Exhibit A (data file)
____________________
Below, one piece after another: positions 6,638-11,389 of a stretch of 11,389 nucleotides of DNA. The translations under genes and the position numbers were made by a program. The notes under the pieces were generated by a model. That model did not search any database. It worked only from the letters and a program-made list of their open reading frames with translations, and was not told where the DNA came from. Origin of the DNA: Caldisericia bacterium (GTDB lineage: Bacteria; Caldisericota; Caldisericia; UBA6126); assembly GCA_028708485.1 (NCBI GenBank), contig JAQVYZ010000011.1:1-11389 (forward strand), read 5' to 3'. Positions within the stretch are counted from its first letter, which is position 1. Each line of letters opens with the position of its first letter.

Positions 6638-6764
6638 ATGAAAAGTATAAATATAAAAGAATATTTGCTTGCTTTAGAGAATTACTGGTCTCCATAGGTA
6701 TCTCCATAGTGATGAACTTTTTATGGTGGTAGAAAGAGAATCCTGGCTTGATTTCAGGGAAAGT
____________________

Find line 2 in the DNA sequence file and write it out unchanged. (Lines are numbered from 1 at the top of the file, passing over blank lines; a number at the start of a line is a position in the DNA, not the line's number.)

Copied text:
Positions 6638-6764